My Female Rottie (Medusa) will not stop jumping up on people when excited??
Medusa at 1 year old
My Female Rottweiler (medusa) will be 2 years old in March, we've had her since she was a pup.
She has jumped up since day one, we got her for our son's 1st birthday and she hasn't once jumped on him ever, just us adults.
If you have some helpful tips on how i can get her to stop jumping up (as she's getting over 80 pounds now) that would be much appreciated.
Jumping up on people is a very common canine behavior, and it's rooted in their desire to show respect!
The more 'lowly' members of a pack of dogs will lick the faces/mouths or the 'alpha' dog/s, you also see this interaction between puppies and older dogs, and it's their way of deferring to authority. Dogs are often jumping at people in an attempt to reach their face and display the same respect. Of course, we humans don't appreciate that and 80+lbs of dog jumping on you is a bit much to handle.
Luckily Medusa knows better than to jump on your son, Rotties are very smart and females are often very nurturing with children, so I think she probably realizes that she may hurt him.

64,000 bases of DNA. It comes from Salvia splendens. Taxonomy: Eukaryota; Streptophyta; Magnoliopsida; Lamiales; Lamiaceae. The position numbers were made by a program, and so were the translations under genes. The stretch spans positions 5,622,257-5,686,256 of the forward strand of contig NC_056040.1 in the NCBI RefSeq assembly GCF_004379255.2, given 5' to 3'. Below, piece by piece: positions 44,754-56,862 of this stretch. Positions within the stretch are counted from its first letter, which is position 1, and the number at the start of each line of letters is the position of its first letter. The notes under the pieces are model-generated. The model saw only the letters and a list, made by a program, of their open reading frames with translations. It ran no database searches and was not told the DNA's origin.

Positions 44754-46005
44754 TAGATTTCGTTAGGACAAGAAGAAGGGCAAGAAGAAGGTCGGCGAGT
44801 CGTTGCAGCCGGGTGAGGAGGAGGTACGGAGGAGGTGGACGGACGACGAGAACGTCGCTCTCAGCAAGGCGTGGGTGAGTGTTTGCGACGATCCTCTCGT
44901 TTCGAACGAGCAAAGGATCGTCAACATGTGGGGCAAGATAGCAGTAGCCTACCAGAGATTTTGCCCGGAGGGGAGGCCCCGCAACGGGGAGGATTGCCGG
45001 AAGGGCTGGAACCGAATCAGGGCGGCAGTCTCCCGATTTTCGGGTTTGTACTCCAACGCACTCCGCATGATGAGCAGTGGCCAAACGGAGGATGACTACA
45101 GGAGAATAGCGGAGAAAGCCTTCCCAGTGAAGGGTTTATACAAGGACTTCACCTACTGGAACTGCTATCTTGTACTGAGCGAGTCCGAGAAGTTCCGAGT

However, just because it's natural that doesn't mean it's okay and this is something that should have been controlled by now. It's always easier to teach a pup how to behave than an older dog, because they haven't yet formed bad habits and are smaller and easier to control. But, an older dog can learn too, it just takes a bit more time and patience.
Make sure you always correct her with a firm 'No jump' but use a low, calm voice - if you shout, get angry or swat at her it will get her excited and she'll jump more! If she's jumping, tell her to 'sit' and don't give her any attention until she's obeyed. Once she's sitting tell her 'good sit' and give her a treat or praise.
Often a dog jumps the most when their owner comes home after being away for a while, if that is the case here then try to keep home-comings low key. Don't greet her right away, avoid eye-contact, and only interact to correct her jumping and ask her to 'sit'. If you only reward the 'sit' with attention sooner or later she'll figure out that she should try that first!
I'd also recommend a formal obedience class as it helps to get 'hands-on' help when you have any behavior difficulties. I hope this helps some, best of luck with Medusa she is adorable.